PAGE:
"Bihar is ramping up its health infrastructure and adding beds. These are not normal times. COVID-19 should be treated as A frontline emergency," Dr Kumar says.
"The IMA had advised the state government to allocate 80% beds in government hospitals only for Covid patients. Other than that only the emergency and trauma departments should be operational."
"Like other states," Dr Kumar adds, "Bihar also has problem of availability of oxygen as most of our oxygen supply comes from outside. Many hospitals are unable to admit patients even though they have beds because they don't have oxygen."
Dr Kumar suggests that it is very important that hospital resources and infrastructure should be known to the people.
"There should be a central portal where occupancy, availability of oxygen, vacancy should be known to the public so that they don't have to run from hospital to hospital helter-skelter," Dr Kumar suggets.
90% patients don't need hospitalisation. Only 70% who get hospitalised need oxygen, he says.
"Only 3%-5% people need ventillators. Unfortunately, those who are put on ventilator their chances of survival are very low."
"We should ensure that people are administered oxygen in time so that they do not reach the stage of needing ventilator support. Some patients will die, but what we need are beds, oxygen and timely treatment."
"It is only through science and god's grace that we can fight COVID-19."
"We have to be led by science. We have to frame our response and policies on the basis of science."
"The response to the pandemic has shown that politicians, policy makers and unfortunately even some doctors have not shown a scientific temperament."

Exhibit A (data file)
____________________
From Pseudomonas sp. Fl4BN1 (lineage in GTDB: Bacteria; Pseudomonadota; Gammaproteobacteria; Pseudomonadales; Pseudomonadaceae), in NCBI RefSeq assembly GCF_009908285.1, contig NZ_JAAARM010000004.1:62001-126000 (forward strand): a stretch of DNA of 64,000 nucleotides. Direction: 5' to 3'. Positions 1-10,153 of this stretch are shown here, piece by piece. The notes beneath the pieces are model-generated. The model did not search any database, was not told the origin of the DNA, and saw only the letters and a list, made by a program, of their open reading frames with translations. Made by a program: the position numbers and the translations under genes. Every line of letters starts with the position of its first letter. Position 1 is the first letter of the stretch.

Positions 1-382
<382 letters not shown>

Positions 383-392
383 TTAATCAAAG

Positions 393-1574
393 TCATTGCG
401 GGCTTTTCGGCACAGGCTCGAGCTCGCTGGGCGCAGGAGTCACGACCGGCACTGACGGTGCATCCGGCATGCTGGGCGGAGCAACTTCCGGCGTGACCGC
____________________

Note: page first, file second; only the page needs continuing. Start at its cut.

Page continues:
"In spite of the warning from WHO to India, just see how political rallies and religious congregations were organised."
"Political leaders are role models, but see how they behaved during this period. They have ignored the scientific warnings which said that India will go through a violent second phase," says Dr Kumar.
"We need scientific temperament in our leaders, administrators and doctors. We have lacked the scientific temper and hence we are in trouble," asserts Dr Kumar.
Reports suggest that the infection has reached rural Bihar with many districts recording higher number of infections after the return of migrants from Delhi, Mumbai, Gujarat.
"We have suggested a two-week lockdown to the state government," says Dr Kumar. "We are not in favour of an extended lockdown, but a limited lockdown all over the state or in certain areas with a high positivity rate are absolutely necessary to break the chain."
The doctor's advice to fight the pandemic is a strict adherence to Covid appropriate behaviour.
"Yes we can talk to people, but it should be from a distance wearing a mask. Now masks should be used even in the house because one man infected will infect others."
"Have nutritious food and as far as possible. Do not panic."
Feature Presentation: Aslam Hunani/Rediff.com